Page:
Just before the millennium, the launch of woolworths.co.uk was eclipsed by a salutary lesson in the problems of mail order, as things went wrong. Too many orders were received. This led to supply problems and created a backlog of postal orders paid for by cheque. The delay was criticised by BBC tv's influential Watchdog programme. A major clean-up operation was required to put things right.
Changes were made to the offer in 2000. The Store and Direct catalogues were merged to reduced customer confusion and operating costs. Instead of mailing the thick books to previous purchasers, a condensed 'teaser' was produced, encouraging people to collect the full catalogue in-store or shop on-line.
The firm opted to sharpen the payment process for mail order, controversially deciding to continue to accept payments by cheque. Executives were relieved that sales remained buoyant. It seemed that customers were forgiving. Many who had been let down the previous year returned to order again. Two in five placed repeat orders by post, with a further 20% going on-line.
Behind the scenes the failure of a planned 'merger of value champions' between the Kingfisher parent and the Asda supermarket chain prompted a radical re-think. Ultimately Kingfisher withdrew from the High Street. Superdrug was sold privately. The remaining companies were hived off into a new Group comprising Woolworths, MVC, Entertainment UK, Streets On Line and VCI Group. Woolworths Group plc floated on the London Stock Exchange at the beginning of August 2001. It had hired the controversial former Railtrack Supremo Gerald Corbett as its first Chairman.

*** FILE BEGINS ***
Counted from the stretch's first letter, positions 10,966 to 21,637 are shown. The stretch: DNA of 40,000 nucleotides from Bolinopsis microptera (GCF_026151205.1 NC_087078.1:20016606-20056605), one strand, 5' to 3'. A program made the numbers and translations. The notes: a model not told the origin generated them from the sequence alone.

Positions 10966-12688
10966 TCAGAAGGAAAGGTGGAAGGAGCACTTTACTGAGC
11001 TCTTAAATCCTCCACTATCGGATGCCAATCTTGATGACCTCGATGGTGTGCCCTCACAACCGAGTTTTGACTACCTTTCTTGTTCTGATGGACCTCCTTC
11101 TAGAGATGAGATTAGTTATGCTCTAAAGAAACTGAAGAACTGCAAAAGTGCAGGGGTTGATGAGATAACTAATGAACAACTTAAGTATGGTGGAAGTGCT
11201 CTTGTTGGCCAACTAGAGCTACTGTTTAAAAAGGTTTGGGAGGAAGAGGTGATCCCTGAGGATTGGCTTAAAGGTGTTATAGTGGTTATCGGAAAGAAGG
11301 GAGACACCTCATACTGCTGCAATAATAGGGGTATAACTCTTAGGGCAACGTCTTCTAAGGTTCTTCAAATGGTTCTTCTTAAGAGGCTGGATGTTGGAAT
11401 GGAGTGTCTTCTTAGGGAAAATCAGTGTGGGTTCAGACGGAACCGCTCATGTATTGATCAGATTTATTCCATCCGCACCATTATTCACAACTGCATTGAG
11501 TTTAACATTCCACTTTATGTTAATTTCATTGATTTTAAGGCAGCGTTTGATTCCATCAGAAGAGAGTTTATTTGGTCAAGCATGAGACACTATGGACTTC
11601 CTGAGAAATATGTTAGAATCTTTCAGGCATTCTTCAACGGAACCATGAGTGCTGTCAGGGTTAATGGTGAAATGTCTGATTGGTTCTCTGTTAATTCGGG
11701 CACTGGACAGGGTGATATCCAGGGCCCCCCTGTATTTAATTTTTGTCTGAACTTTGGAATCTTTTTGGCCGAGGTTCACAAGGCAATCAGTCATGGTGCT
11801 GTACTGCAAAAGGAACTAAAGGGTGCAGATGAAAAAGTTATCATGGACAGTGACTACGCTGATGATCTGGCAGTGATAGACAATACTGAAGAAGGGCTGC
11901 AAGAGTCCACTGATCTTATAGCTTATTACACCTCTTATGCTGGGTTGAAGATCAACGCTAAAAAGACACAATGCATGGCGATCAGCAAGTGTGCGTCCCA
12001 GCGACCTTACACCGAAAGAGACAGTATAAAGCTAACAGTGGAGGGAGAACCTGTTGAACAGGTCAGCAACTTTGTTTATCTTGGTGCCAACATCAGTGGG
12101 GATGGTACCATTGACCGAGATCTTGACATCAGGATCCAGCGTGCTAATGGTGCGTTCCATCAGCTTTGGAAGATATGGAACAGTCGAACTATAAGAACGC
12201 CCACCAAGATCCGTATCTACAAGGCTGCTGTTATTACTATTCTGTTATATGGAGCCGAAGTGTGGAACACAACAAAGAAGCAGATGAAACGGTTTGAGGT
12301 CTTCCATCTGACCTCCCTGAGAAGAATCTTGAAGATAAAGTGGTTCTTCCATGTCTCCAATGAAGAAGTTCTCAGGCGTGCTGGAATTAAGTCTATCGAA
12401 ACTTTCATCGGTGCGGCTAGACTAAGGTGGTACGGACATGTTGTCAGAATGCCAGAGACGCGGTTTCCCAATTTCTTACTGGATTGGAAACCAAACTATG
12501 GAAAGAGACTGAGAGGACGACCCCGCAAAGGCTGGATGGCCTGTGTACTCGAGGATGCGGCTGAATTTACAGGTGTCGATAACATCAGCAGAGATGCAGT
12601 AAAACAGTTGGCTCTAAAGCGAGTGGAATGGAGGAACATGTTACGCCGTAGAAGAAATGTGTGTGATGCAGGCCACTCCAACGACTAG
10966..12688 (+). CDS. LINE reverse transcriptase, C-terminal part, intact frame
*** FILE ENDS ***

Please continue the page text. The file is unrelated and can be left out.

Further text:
One of Corbett's first observations was that the work on mail order and Multi-Channel Retail was heavily loss-making. He decided it should be closed without delay. Immediately after the demerger he reserved £10m for restructuring. The relationship with Freemans was terminated, the fulfilment and call centres were closed and 200 staff were laid off. At the eleventh hour the website was given a reprieve with an entertainment-only offer. The Internet specialists at the new Group's Streets on Line subsidiary redeployed the platform to build a single website which served both Woolworths and the specialist music and video retail chain MVC.